Incorporating patient preferences into evidence based medicine

Incorporating patient preferences into evidence based medicine

Remember the figure-ground drawing from psychology 101 that demonstrates (ahem) “how edge assignment designates perceptual groupings?” I always just thought it was cool how you could look at the picture of a vase and blink and — whoa, Nellie — now you saw two people face-to-face.

I’m concerned that the frantic drive toward evidence-based medicine as a strategy for quality improvement and cost reduction sets clinicians and patients up for a figure-ground conflict about our shared picture of health care.

Clinicians, whose practice patterns are increasingly shaped by quality measures and performance incentives, hew to evidence-based guidelines as the basis for their treatment recommendations and plans. Sometimes alternatives are discussed with patients and caregivers. Sometimes risks and benefits of a treatment are considered in those discussions. But the treatment favored by the guideline is generally the recommendation, and while questions may be invited from us, our resistance is not expected.

For us, however, the evidence constitutes only one data point in our decision to proceed with a treatment. The questions we find easiest to ask are about the treatment itself, of course: Will it hurt? What are the side effects? Will I be able to drive? Work? What are the chances it will be effective — 50 percent? 10 percent?

But those concerns quickly broaden: What is the price — financially and in terms of inconvenience? How long will I have to pay it? How much time will it take to take the medication or have the treatment administered? How long will the treatment continue? What will be required of others to make this treatment work for me, now and over the long term? How will this treatment affect treatments of my other health conditions? Will I gain weight? Can I still exercise? How will I feel? What happens if I don’t do this or I can’t continue with the treatment?

The questions we have for our clinicians represent only a subset of our concerns in taking on a new treatment. Do I have the time to take this on when my job is insecure? Who do I know that can drive me or help me when I am ill from the treatment? Will I need to hire help? How can I summon the energy to organize even a modest change in my routine when I am so depressed and overwhelmed?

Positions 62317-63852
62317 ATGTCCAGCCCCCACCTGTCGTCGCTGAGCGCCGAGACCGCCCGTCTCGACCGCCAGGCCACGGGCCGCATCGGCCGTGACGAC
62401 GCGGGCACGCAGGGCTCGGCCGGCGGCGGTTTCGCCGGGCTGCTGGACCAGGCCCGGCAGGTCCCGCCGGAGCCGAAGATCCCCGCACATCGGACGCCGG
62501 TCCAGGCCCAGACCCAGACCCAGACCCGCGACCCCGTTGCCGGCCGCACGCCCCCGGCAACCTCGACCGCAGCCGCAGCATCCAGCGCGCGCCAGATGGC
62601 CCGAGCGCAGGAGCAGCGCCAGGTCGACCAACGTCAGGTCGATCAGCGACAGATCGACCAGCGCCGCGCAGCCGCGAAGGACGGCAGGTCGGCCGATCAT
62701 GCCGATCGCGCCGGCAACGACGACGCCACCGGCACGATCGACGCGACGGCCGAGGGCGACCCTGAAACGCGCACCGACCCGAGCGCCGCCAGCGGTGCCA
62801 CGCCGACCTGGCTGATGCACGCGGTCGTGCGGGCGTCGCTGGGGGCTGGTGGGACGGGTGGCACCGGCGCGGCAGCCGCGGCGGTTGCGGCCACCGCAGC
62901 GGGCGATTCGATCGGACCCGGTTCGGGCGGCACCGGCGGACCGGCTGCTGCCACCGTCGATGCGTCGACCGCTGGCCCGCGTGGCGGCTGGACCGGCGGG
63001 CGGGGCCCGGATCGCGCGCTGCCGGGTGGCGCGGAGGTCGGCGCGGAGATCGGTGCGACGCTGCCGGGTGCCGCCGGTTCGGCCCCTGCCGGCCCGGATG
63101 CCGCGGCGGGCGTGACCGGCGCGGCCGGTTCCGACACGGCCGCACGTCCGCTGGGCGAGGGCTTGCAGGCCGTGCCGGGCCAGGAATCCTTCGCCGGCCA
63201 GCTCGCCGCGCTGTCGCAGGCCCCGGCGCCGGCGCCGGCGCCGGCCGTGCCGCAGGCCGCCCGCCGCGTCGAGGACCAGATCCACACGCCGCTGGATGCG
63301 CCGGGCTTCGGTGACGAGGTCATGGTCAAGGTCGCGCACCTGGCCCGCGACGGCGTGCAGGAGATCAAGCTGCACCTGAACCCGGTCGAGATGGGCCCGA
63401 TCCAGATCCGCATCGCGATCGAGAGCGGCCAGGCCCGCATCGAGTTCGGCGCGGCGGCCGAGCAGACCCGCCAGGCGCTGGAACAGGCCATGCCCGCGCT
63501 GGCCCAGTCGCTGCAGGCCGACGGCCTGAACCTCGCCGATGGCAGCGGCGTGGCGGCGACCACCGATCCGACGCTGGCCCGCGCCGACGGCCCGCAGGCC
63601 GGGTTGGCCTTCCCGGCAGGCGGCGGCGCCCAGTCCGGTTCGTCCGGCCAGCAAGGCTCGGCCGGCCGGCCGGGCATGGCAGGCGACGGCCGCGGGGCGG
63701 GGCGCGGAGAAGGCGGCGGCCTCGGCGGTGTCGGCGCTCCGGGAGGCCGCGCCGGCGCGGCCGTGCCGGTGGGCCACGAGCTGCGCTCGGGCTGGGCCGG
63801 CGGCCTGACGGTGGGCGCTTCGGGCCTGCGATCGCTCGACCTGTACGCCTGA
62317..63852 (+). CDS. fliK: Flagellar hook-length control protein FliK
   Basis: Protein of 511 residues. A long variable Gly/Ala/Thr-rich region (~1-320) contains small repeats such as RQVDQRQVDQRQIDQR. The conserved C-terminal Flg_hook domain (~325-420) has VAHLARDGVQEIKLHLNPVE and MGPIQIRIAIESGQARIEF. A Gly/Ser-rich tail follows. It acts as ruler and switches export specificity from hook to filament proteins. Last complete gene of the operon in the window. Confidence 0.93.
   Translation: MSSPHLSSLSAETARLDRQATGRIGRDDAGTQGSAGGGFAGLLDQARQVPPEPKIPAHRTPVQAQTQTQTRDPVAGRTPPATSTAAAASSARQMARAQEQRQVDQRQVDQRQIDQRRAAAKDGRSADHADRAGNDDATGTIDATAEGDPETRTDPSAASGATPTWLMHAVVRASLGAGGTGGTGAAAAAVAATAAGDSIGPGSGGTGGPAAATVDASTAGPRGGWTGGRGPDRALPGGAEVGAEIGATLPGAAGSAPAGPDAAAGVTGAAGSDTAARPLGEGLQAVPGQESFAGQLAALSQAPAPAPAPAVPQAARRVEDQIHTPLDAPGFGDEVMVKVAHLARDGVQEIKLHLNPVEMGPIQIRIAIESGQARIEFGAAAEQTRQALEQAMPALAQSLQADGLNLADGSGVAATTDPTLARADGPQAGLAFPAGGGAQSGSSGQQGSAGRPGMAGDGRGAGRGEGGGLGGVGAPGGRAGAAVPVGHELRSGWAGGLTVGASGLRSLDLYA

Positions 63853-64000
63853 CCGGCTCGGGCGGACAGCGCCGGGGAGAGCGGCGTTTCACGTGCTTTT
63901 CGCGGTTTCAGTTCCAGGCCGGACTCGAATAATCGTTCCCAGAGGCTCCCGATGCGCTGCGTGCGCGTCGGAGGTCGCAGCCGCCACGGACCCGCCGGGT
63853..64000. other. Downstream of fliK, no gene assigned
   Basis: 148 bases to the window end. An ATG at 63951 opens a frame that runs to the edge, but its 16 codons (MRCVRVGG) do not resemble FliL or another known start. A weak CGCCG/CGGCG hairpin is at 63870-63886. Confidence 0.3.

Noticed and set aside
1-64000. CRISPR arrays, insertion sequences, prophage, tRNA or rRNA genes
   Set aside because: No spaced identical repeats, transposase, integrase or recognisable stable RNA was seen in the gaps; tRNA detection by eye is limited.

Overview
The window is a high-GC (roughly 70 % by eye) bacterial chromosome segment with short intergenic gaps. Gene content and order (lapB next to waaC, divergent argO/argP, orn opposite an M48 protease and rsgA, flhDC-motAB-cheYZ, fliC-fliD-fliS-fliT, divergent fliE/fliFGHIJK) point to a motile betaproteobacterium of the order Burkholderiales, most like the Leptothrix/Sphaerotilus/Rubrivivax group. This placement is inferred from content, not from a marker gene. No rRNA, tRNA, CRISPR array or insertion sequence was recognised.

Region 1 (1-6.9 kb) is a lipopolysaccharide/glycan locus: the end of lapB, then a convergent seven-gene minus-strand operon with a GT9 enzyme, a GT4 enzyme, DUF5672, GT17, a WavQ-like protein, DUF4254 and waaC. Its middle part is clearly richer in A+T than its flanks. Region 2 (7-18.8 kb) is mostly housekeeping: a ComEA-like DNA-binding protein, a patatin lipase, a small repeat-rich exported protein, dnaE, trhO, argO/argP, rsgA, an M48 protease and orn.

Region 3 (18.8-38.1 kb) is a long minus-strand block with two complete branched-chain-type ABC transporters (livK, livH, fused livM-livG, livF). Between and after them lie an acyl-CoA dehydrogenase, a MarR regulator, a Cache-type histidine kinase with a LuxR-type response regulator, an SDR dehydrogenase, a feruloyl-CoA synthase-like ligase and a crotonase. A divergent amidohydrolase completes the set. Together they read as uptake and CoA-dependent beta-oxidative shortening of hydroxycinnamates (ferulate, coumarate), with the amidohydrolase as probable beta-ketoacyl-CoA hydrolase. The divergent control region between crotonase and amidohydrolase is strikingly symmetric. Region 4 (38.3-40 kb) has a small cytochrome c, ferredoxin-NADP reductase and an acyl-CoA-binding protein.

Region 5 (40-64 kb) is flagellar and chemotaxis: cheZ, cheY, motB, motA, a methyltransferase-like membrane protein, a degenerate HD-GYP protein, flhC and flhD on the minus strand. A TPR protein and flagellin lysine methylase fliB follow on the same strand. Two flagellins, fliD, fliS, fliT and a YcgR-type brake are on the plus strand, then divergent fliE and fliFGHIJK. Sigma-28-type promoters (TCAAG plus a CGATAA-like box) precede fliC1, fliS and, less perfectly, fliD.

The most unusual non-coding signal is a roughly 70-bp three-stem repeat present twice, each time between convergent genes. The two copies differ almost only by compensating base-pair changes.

As Montori, Brito and Murad note in a recent essay in JAMA about incorporating patient preferences into evidence-based medicine, “Individuals form their preferences when they have to make a decision, in a context replete with emotional and social influences.”

Our many questions are rarely part of the discussion we have with our clinician about treatment options, regardless of how complex the decision is. In part, this is due to a lack of our clinicians’ time and interest , and in part it is due to our lack of experience and imagination. It is difficult to envision all the different dimensions of one’s daily life that can be changed by a treatment when acquiescence is clearly expected (in the next few minutes) from the clinician sitting across from you. Rather, our questions emerge over time and the answers provide the clues for why we sometimes abandon the plan and fail to reap the benefit that might be gained from closer adherence.

We look at that figure-ground picture above and see the two people. It could be us and our clinician, our caregiver, or it could generally represent the idea that our health care consists of a deeply social and psychological set of interactions and circumstances. With just as much certainty, our clinicians look at the same picture and see as background what we see as figure. They view the crucible of evidence as the figure: how to follow it, how to make it matter, how to best deploy it for the benefit of their patients.

This conflict in perspectives stands to increase in the coming years. For clinicians, the pressure to increase the number of quality measures and their use ratchets higher all the time, while for us, advances in technology mean that the burden of care is now ours and our families’. We often now remain at home even while very ill, self-administering our own treatments or being helped by a family caregiver.

I have drawn a sharp divide between us and our clinicians, which undoubtedly exaggerates the commitment of some clinicians to guidelines-based care. It doesn’t, however, misrepresent the fundamental difference in the way both sides view health care. The success of our mutual enterprise — our individual health and well-being — requires that the polarity of those views be reduced. We must better understand the role evidence can play in ensuring we get the most out of the care that is available to us. And our clinicians must adjust their recommendations to accommodate for the messy, complicated context in which evidence competes for our attention with our kids, parents, jobs, community obligations, friends, pets and comfort.

What will be the impetus for this change?

Jessie Gruman is the founder and president, Center for Advancing Health. She is the author of Aftershock: What to Do When You or Someone you Love is Diagnosed with a Devastating Diagnosis. She blogs regularly on the Prepared Patient blog.

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